Ah, much better!
Happy gardening (and critter watching)!

Tuesday, October 3, 2017

A Berry Strange Mystery

I've previously posted about my Winterberry Holly bushes that I have on either side of my front porch.  One of the reasons I love them is that they loose their leaves in fall, leaving their branches covered only in bright red berries.  It is a spectacular sight.


The display of berries lingers into winter, often past Christmas, until the local birds discover them and feast.


My bushes are usually completely loaded with berries.  This year was no exception - until a couple of weeks ago when my Holly branches started looking much barer than normal...


For some mysterious reason, many of the berries had gone missing!


I'm not quite sure where all of my berries could have gone.


Any ideas?


Friday, September 15, 2017

Not All Liatrises Are Created Equal

You know those lists that you see of plants that are great for pollinators and plants that attract butterflies and so on?  Liatris is one plant I always see on those lists.  I also read somewhere that they were absolutely irresistible to Monarch Butterflies, thus I decided to plant some in the garden.


I purchased a bunch of corms (bulbs) of both the purple and white varieties of the native Liatris spicata, a.k.a. Dense Blazing Star or Gayfeather, which is the Liatris that nurseries most commonly sell.  I planted them in the garden, sat back, and waited for their blooms to attract butterflies and other pollinators in droves.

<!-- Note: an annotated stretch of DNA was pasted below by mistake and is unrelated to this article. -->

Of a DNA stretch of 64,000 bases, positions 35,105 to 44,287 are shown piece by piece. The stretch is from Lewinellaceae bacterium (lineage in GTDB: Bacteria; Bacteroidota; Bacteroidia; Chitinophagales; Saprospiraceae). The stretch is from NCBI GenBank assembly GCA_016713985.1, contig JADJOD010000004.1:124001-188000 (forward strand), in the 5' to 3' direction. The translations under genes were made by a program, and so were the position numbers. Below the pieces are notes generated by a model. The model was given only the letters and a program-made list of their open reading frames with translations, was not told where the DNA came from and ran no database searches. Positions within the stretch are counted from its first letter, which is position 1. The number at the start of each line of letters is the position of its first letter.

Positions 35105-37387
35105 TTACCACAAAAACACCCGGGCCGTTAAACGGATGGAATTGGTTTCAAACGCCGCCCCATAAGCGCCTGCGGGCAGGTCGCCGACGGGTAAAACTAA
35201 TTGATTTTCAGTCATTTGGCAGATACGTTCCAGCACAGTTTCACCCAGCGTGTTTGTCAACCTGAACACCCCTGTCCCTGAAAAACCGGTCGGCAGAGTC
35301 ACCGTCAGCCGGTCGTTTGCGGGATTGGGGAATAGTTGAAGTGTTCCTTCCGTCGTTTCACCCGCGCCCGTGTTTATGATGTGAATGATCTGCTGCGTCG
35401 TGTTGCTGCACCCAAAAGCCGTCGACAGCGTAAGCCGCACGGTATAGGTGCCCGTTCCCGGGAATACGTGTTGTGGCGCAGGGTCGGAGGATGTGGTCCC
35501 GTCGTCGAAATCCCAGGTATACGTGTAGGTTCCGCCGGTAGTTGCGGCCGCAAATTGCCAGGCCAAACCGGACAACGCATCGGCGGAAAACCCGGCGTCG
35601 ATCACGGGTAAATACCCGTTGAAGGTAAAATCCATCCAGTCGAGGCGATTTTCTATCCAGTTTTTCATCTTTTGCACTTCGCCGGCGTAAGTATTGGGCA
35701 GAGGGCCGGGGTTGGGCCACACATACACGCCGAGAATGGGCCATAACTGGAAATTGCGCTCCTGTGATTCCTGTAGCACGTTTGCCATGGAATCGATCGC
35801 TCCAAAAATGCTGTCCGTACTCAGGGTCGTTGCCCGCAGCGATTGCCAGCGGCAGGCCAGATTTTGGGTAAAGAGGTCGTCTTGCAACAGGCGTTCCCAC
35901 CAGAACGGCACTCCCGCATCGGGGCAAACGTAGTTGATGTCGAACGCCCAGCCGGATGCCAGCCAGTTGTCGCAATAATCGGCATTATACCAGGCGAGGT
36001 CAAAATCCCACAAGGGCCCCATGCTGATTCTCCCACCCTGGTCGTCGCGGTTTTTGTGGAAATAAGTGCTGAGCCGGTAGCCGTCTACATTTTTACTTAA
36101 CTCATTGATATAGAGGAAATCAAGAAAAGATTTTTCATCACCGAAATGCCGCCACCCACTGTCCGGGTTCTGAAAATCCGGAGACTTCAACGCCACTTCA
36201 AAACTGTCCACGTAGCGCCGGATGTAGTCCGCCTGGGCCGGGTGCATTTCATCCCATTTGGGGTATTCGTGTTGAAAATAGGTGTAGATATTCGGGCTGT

I was disappointed.

Other than the occasional bee, they seemed to attract pretty much nada.  Maybe I just had too many fabulous other plants blooming at the same time (in all fairness, they had to compete with the Coneflowers and Milkweed), but this Liatris definitely was not living up to its list-making reputation.

a lone bee on Liatris spicata
So were all those lists lying about how much butterflies love Liatris?   I did a little research and realized that when people were talking about Liatris and Monarch butterflies, specifically, they usually mentioned Liatris ligulistylis, a.k.a. Meadow Blazing Star or Rocky Mountain Blazing Star, not the type I had planted.  This Liatris was a little harder to find, but I just had to get some.  Last year I found and ordered some online, and this year they bloomed for the first time.